COUNCIL OF NATIONAL DEFENSE AND STATE DEFENSE COUNCILS:  United States. 1916-1918.  In 1916 Congress included language in the Army appropriations act establishing a Council of National Defense with the Secretaries of War, the Navy, Interior, Agriculture, Commerce, and Labor as members, and with the Secretary of War serving as Chairman.  The Council was formally established on 29 August 1916.  Council responsibilities included coordinating transportation, industrial and farm production, financial support for the war, and public morale.  Starting in May 1917 individual states were asked by the Section on Cooperation between the States to create State Councils of Defense to assist in carrying out the work of the National Defense Council; representative state examples are cited in Table 1.  In 1918 supervision of nonmilitary defense activities conducted by civilians was delegated to a field division of the Council, chaired by the Secretary of the Interior.  Operations of the Council were suspended in 1921.

Table 93-1.  State Councils of Defense

State Date Formed Composition Citizen Involvement Duties
Illinois 2 May 1917 15 persons appointed by the Governor

county committees

neighborhood committees

cooperation with Council of National Defense and other State Councils, recommendation of legislation, carrying out plans agreed with the National Council, investigations
Nevada 1917 initially Gubernatorially  appointed Committee on Public Safety; finally the Governor, Secretary of State, State Controller, Attorney General, and 7 citizens

county and community councils

initially reporting un-American activities to the Governor; finally coordinating all war activities of the United States government and the Council of National Defense
Oklahoma 16 May 1917 extralegal 12 member council established by the Governor

community councils at the school district level

over 1,000,000 volunteers

promotion of loyalty and anti-dissenter activity, propaganda, war bond promotion
Texas 10 May 1917 38 members appointed by the Governor

240 county councils

15,000 community councils

make Texas's resources available to the nation, coordinate state war work, organize local councils, and sponsor independent state defense activities

A review of records surviving from the State Defense Councils suggests the breadth of the range of non-military defensive activities undertaken (although it is arguable whether all of these actions were essentially defensive in nature):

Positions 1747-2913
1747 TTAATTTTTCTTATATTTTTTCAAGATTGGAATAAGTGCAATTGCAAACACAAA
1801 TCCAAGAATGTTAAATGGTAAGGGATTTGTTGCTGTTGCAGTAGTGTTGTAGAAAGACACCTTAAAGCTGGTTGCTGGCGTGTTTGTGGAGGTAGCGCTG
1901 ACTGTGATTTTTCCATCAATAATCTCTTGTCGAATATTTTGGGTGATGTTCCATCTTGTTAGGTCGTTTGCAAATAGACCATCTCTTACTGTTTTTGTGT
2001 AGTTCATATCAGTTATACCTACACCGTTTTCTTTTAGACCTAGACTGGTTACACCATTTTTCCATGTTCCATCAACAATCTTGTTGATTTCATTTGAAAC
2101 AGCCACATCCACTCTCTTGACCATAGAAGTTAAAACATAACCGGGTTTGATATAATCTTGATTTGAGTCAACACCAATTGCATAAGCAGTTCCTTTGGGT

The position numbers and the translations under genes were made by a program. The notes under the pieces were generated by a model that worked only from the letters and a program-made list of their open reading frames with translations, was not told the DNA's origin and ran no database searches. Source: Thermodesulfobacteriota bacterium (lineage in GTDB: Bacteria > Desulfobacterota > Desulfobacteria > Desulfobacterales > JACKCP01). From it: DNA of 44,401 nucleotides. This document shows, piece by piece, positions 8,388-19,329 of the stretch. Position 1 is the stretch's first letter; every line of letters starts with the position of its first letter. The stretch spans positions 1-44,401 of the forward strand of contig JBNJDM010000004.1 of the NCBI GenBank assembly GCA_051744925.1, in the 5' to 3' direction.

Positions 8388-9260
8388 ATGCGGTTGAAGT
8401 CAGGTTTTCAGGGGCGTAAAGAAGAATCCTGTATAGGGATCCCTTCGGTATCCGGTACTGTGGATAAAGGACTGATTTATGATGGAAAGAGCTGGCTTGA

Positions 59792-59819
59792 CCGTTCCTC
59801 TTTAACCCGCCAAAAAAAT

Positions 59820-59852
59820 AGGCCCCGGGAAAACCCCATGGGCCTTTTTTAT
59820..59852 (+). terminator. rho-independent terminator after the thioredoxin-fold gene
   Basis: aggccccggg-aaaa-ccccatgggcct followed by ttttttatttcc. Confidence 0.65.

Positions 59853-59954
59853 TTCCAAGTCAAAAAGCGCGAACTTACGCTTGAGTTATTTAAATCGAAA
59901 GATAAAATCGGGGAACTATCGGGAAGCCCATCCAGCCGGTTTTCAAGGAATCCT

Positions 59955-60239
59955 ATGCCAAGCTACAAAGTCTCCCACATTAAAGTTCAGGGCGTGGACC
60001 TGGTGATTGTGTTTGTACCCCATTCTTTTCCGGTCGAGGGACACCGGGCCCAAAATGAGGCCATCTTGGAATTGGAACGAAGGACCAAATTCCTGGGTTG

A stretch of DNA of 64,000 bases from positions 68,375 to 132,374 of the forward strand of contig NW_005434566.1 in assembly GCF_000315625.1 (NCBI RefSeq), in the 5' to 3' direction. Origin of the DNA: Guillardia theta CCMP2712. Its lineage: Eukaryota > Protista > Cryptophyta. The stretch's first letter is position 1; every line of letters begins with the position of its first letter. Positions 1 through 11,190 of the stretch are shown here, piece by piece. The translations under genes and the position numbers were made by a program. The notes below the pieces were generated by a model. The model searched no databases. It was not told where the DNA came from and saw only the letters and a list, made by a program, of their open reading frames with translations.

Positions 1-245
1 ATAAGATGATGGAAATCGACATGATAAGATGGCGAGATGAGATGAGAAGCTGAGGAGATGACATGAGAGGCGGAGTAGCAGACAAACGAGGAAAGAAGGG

In a number of states Women's Committees of National Defense were established as part of this effort.  And in July 1918 the Section on Cooperation between the States of the National Council urged Southern states to form separate Negro organizations so that the efforts of African-American citizens could be specifically recognized; only Oklahoma did not do so.

This was the first organized governmental civilian defense effort in United States history, but unlike contemporary European civil defense activity, its focus was not shaped by ongoing threat of air attack.  As a result, the American view of civil defense that emerged from the experience of the Council of National Defense was far broader in scope, setting the general stage for civil defense in the United States as a force for national mobilization and an enforcer of political reliability.

Sources: Illinois State Archives, "Record Group 517.000 - State Council of Defense (World War I)," location http://www.sos.state.il.us/departments/archives/di/517_002.htm, accessed 16 August 2003.  Nevada, Department of Cultural Affairs, Nevada State Library and Archives, "Nevada State Council of Defense, World War I," location http://dmla.clan.lib.nv.us/docs/nsla/archives/archival/spboards/cdwwi.htm, 14 July 2003.  Wilson, Linda D., Oklahoma Historical Society, "Oklahoma Council of Defense," in the Encyclopedia of Oklahoma History and Culture, location http://www.ok-history.mus.ok.us/enc/okcouncildef.htm, accessed 16 August 2003.  The Texas State Historical Association, "Texas State Council of Defense," in The Handbook of Texas Online, location http://www.tsha.utexas.edu/handbook/online/articles/view/TT/mdt24.html, 4 December 2002.

Entry 0393 - posted 17 August 2003